Thankfully, I’m not tackling this problem on my own. I have surrounded myself with the best technical, financial services, payments, and cybersecurity experts you could find. Our developers in particular are not just experts in AI, ML, and risk modeling, but are futurists; they are always thinking ahead to figure out how to unblock what’s broken in today’s financial system.
Our investors are also a huge support structure. I text BCV Partner Matt Harris multiple times a week, as he is one of the most knowledgeable people in the fintech industry.
As a founder, you can feel pretty overwhelmed, but I just call on the people who have already raised their hands to help me: my team, investors, and mentors. And if they cannot help directly, they connect me to others who can.
In the last two years, Orum has grown at an exponential clip. How have you achieved this growth, especially during a pandemic?
A big part of our success comes down to our decision to be remote-only. When I started Orum, well before the pandemic, I reasoned that being a distributed company would be the best way to attract top talent.
And it worked. We have over 75 employees in 23 states, including executives who joined from Stripe, Square, Marqueta, and other great companies. When COVID hit, we were already humming along as a fully-remote team, so we didn’t hit the speed-bump that many other startups did.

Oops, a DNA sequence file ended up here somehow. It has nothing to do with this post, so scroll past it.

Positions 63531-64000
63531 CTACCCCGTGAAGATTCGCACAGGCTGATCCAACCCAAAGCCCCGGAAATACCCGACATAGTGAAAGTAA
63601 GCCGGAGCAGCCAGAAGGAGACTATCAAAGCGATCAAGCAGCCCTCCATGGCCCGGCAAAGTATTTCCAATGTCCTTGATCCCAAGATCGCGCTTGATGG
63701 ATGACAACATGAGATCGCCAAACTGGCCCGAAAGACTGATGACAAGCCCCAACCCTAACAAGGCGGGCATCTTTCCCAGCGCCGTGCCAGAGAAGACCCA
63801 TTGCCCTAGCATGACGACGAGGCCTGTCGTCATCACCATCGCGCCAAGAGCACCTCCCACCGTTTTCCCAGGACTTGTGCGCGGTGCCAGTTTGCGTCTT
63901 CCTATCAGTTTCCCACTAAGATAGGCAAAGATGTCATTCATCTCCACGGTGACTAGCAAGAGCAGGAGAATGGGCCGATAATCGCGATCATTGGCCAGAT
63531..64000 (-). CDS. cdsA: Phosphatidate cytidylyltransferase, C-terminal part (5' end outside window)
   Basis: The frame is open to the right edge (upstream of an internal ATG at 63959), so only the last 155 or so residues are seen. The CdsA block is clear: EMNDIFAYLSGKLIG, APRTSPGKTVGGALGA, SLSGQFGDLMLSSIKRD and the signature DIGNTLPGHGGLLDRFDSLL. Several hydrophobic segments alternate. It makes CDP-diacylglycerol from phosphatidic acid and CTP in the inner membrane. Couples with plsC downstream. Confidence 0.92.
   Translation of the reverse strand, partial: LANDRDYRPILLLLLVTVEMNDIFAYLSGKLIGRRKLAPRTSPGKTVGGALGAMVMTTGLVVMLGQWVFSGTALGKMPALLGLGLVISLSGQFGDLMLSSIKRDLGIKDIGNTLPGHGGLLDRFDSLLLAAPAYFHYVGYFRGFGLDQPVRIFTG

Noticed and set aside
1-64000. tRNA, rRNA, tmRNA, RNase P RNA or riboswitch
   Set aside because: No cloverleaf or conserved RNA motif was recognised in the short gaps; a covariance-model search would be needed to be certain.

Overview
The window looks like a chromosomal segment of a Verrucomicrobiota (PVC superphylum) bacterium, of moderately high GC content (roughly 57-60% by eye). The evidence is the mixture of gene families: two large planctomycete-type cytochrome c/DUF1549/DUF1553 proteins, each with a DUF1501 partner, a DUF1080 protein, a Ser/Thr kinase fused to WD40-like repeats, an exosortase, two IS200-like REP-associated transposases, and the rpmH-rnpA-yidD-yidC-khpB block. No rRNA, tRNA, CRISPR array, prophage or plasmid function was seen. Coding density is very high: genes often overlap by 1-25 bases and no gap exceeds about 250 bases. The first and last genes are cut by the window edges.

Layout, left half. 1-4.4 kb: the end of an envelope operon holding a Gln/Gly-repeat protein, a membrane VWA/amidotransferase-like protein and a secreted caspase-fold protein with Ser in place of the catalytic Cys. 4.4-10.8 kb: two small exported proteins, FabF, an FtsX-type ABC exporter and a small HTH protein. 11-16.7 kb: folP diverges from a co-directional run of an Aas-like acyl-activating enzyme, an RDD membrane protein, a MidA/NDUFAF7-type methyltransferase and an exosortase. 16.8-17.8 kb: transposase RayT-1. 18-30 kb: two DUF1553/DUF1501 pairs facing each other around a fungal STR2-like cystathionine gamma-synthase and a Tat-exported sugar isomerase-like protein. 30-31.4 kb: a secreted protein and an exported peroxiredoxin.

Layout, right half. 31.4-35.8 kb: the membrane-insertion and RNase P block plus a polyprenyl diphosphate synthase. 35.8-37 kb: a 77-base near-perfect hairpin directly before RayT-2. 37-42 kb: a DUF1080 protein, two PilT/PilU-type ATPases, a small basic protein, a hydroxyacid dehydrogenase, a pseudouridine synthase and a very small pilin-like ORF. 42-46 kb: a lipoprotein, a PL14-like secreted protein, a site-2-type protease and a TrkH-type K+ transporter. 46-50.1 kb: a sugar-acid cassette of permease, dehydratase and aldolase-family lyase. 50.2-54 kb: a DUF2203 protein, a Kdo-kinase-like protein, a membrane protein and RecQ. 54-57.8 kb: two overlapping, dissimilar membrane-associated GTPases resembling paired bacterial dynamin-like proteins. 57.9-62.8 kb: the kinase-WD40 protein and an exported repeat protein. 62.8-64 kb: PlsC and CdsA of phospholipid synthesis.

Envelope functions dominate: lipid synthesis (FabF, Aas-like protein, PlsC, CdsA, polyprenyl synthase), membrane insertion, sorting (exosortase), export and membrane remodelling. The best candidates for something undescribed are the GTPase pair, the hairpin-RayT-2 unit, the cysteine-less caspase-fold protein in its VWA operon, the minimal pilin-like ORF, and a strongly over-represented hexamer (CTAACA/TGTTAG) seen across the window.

The other decision that set Orum up for sustained growth is to be thoughtful in every decision we make. That might sound corny, but it’s our guiding principle.
For example, we knew we would need to build an infosec team to tackle the thorny issues of risk management and fraud protection inherent in moving money. So every decision I made early on, well before we had an infosec team, was focused on creating the structure this future team would need, whether that was the type of dev tools to use, engineering talent to hire, or investments to make in hardware and software.
We always think years ahead with each decision.
How do you create a sense of cohesion with a fully-remote team?
We only hire people who really believe in our mission, which is to give everyone access to powerful financial tools, but they must also like working remotely. Some people love going into the office and that’s understandable, but we will never offer that, so we are up front with candidates about our remote-first teamwork model.
Then, during onboarding, we ask each new employee to create a vision slide that represents who they are as a person. One employee created a photo montage of his trips to National Parks, because he has visited 36 and plans to see them all.
Other people show off their musical or carpentry skills, or share photos of their kids and talk about how parenting is the most important role in their lives. About 40% of our employees have young kids and I have two daughters, so being a parent is something we celebrate at Orum.
Through these vision boards, employees have found many commonalities, such as coming from the same small country, or sharing a love of the same comfort food, or celebrating the same religious holidays. It’s really amazing to see the friendships that have formed.